Dubai is home to over 20 free zone jurisdictions that cater to various industrial and business clusters where foreign investors can enjoy 100% foreign ownership of their companies. Across the UAE, there are designated territorial areas that are considered separate legal jurisdictions from the UAE government, which allows free zone jurisdictions to govern, license and register corporate entities independently.

    Another major advantage to foreign investors is that free zone laws generally prescribe a guaranteed tax-free period of 50 years and there are no restrictions on the repatriation of capital or profits. The main restriction for a free zone corporate entity is that it cannot actively trade outside of the territorial parameters of the free zone unless it appoints a Dubai mainland based commercial agent.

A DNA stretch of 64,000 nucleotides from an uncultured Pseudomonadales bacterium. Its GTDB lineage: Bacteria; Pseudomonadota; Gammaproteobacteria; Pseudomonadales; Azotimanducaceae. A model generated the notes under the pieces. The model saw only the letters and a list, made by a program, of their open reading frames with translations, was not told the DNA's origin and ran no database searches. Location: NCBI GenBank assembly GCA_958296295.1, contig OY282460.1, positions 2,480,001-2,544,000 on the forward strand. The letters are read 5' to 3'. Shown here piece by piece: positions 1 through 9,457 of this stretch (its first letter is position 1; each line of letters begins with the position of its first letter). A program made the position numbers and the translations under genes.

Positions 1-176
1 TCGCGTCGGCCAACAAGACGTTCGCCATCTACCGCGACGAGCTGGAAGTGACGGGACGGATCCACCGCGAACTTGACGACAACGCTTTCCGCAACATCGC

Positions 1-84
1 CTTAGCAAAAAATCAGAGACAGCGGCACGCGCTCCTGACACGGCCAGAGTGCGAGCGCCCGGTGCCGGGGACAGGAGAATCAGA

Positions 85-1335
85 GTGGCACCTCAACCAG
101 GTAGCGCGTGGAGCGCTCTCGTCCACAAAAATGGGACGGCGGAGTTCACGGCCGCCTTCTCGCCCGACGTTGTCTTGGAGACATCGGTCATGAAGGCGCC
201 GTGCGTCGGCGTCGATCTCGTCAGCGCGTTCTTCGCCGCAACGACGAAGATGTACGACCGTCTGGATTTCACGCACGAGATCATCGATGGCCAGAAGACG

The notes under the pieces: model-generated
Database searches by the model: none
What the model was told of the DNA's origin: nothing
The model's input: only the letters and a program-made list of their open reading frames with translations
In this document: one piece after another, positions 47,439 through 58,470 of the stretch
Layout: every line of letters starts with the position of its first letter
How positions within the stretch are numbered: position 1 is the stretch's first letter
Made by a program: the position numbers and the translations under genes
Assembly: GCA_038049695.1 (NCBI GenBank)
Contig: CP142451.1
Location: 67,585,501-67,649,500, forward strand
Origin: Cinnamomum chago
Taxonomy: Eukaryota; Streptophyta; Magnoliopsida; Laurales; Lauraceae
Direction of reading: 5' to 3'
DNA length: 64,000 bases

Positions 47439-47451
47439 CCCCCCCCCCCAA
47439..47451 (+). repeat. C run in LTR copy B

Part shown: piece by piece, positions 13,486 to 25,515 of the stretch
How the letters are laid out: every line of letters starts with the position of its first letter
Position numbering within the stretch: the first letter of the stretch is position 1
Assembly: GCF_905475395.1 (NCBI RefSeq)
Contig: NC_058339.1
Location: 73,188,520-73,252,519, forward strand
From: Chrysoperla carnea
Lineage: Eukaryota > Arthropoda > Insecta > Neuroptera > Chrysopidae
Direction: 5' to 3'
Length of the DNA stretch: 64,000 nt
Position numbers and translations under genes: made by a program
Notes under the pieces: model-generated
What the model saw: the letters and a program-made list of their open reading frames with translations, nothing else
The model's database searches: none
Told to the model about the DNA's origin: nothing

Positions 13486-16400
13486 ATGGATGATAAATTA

Offshore Companies 

    Certain free zones, for example the Jebel Ali Free Zone in Dubai offer the concept of an offshore company in the UAE.  Offshore companies are flexible corporate entities which are generally used as holding companies in the UAE.

    Offshore companies are very quick to set up, there are no limitations on foreign ownership and there is no minimum share capital requirement. A minimum of 2 directors (maximum of 5) are required, all of whom must be natural persons (no corporate directors). Shareholder(s) may be either natural persons or corporate entities, any of which may also be non-residents (expatriates).